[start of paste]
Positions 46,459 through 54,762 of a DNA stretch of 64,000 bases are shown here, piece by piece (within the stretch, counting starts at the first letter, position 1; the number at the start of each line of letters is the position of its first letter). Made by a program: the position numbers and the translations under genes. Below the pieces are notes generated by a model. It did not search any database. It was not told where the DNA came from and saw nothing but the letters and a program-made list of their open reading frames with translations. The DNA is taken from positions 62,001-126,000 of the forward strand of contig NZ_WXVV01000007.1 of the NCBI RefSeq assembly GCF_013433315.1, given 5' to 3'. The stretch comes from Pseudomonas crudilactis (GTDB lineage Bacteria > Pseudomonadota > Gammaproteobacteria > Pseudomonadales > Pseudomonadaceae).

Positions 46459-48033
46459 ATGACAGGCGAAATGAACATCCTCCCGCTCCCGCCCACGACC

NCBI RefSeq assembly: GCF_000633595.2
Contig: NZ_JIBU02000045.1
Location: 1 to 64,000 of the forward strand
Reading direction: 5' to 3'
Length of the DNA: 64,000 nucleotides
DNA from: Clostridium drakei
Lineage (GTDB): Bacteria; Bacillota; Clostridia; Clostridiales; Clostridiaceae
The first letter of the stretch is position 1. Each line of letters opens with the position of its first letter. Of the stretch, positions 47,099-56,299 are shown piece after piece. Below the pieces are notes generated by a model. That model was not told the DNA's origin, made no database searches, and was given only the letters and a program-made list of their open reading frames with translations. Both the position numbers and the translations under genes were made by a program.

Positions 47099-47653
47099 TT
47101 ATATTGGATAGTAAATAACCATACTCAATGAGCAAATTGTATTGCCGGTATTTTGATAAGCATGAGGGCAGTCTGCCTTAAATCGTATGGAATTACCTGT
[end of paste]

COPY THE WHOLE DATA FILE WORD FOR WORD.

Positions 46,459 through 54,762 of a DNA stretch of 64,000 bases are shown here, piece by piece (within the stretch, counting starts at the first letter, position 1; the number at the start of each line of letters is the position of its first letter). Made by a program: the position numbers and the translations under genes. Below the pieces are notes generated by a model. It did not search any database. It was not told where the DNA came from and saw nothing but the letters and a program-made list of their open reading frames with translations. The DNA is taken from positions 62,001-126,000 of the forward strand of contig NZ_WXVV01000007.1 of the NCBI RefSeq assembly GCF_013433315.1, given 5' to 3'. The stretch comes from Pseudomonas crudilactis (GTDB lineage Bacteria > Pseudomonadota > Gammaproteobacteria > Pseudomonadales > Pseudomonadaceae).

Positions 46459-48033
46459 ATGACAGGCGAAATGAACATCCTCCCGCTCCCGCCCACGACC

NCBI RefSeq assembly: GCF_000633595.2
Contig: NZ_JIBU02000045.1
Location: 1 to 64,000 of the forward strand
Reading direction: 5' to 3'
Length of the DNA: 64,000 nucleotides
DNA from: Clostridium drakei
Lineage (GTDB): Bacteria; Bacillota; Clostridia; Clostridiales; Clostridiaceae
The first letter of the stretch is position 1. Each line of letters opens with the position of its first letter. Of the stretch, positions 47,099-56,299 are shown piece after piece. Below the pieces are notes generated by a model. That model was not told the DNA's origin, made no database searches, and was given only the letters and a program-made list of their open reading frames with translations. Both the position numbers and the translations under genes were made by a program.

Positions 47099-47653
47099 TT
47101 ATATTGGATAGTAAATAACCATACTCAATGAGCAAATTGTATTGCCGGTATTTTGATAAGCATGAGGGCAGTCTGCCTTAAATCGTATGGAATTACCTGT